Posted on Oct 21, 2009

On October 13, 2009, the City of Milwaukee Common Council approved a settlement with Hupy & Abraham client Curtis Harris in the amount of $3 million, believed to be the largest settlement in a police brutality case in State of Wisconsin history.  The case was handled by Hupy & Abraham attorneys Jason F. Abraham and Todd R. Korb.  The settlement was a culmination of a six-year legal battle on behalf of Mr. Harris.

In December 2003, Mr. Harris was arrested on an outstanding traffic ticket, following a domestic dispute.  At the time of his arrest, Mr. Harris was thrown in the mud outside of his sister's house by City of Milwaukee Police Officers.  Several witnesses confirmed that at the time he was thrown in the mud, Mr. Harris was fully cooperative with the police.  After throwing Mr. Harris in the mud, the officers transported him to the 3rd District Police Station.

At the Station, Mr. Harris was taken to a booking room, where he was processed by three police officers.  During his booking, he was not placed in handcuffs, demonstrating that the officers did not consider him to be a threat.  While in the booking room, the arresting officer, Kevin Clark, instructed Mr. Harris to walk forward to a desk.  While he was walking toward the desk, Officer Clark shoved him from behind.  When Mr. Harris looked over his shoulder during the shove, he was grabbed by the back of his shirt, and thrown headfirst into a concrete wall, rendering him a quadriplegic.  The entire course of events was caught on video.

According to Attorney Jason F. Abraham, "what happened after Mr. Harris was thrown into the wall was equally as disgusting as the actual act of throwing him into the wall."  As Mr. Harris lay on the ground moaning, and telling the officers that he thought he was paralyzed, Officer Clark stood over him, shouting obscenities at him.  The officers then laughed at him, and told him he should win an academy award.  He was further ridiculed, and called various obscenities, and on a number of occasions was referred to as a part of the female anatomy.  After Mr. Harris did not get up off the ground as instructed, the officers picked him up and placed him in a chair, which he promptly fell out of to the floor.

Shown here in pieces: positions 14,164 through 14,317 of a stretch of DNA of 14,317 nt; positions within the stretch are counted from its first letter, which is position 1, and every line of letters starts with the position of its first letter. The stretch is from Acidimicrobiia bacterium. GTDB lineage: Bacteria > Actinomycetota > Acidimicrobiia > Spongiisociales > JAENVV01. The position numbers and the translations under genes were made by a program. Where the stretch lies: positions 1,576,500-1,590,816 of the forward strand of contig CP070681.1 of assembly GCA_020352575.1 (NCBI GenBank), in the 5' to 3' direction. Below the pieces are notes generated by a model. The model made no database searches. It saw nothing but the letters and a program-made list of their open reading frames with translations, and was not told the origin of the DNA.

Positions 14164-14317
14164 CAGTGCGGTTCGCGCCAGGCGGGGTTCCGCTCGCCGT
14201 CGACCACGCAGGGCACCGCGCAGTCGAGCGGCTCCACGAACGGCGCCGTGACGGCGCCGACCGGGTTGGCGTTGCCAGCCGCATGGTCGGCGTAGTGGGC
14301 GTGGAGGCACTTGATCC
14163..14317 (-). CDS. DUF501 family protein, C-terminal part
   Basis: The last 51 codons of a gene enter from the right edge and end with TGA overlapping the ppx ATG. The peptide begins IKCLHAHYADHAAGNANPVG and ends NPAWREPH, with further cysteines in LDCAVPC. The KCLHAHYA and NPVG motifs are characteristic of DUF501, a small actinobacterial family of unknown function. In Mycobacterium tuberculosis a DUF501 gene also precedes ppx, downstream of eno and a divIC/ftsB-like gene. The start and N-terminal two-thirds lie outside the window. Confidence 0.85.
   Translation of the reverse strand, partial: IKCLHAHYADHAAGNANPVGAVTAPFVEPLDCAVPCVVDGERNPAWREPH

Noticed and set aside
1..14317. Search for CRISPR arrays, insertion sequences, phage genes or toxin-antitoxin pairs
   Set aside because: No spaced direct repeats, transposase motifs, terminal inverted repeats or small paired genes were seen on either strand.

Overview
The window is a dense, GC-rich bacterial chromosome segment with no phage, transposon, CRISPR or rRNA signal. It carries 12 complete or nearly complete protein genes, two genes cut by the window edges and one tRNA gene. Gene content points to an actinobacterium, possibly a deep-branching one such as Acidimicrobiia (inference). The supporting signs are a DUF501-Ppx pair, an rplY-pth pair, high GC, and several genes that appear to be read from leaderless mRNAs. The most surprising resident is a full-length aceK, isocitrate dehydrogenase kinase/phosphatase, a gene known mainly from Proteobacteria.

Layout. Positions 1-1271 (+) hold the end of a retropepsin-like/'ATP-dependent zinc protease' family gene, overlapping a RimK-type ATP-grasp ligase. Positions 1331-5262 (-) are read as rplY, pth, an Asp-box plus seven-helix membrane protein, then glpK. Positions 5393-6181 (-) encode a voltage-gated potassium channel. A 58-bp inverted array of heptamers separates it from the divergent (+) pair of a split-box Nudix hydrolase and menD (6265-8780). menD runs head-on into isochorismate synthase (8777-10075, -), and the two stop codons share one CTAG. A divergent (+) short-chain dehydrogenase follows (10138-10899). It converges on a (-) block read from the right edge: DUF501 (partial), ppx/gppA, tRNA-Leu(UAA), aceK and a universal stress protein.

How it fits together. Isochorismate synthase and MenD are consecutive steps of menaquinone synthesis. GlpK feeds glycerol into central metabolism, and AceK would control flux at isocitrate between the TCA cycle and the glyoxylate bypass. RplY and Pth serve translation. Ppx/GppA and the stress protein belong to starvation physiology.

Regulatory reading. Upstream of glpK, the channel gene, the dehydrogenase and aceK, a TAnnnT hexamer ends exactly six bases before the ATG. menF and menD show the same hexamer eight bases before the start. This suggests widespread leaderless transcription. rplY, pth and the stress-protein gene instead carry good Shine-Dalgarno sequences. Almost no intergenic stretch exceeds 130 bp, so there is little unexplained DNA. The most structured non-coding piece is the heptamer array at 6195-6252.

Officer Clark was later fired by the Milwaukee Police Department after an incident where he was injured snow sledding on the job.  He later claimed he sustained the injury pursuing a subject.  After receiving thousands of dollars in workers compensation benefits, the sledding incident came to light, and Officer Clark plead not guilty to insurance fraud.

"Mr. Harris is a 54-year old and will need extensive medical care for the rest of his life," said Attorney Abraham.  "Because of the actions of a former Milwaukee Police officer, Mr. Harris is unable to care for himself and will spend the rest of his life relying on others for his day-to-day care.  As a quadriplegic, he is unable to walk, eat a meal on his own, or get out of bed without assistance."

The case settled several weeks before trial.  Although the possibility of receiving a larger verdict at trial existed, it was felt that settling was the best case scenerio for Mr. Harris.  "If we would have gone to trial, there is always a chance the outcome might be less than the settlement," explained Attorney Abraham.  By settling, we are certain Mr. Harris will receive financial assistance to deal with his ongoing medical needs."  The settlement will also see that Mr. Harris is able to move to a residence that is wheelchair accessible.  For the last six years, he has lived in a non-wheelchair accessible residence, meaning that to leave home, he needed individuals to lift him down a flight of stairs.  The settlement will ensure that Mr. Harris will now have the freedom to leave his residence on his own.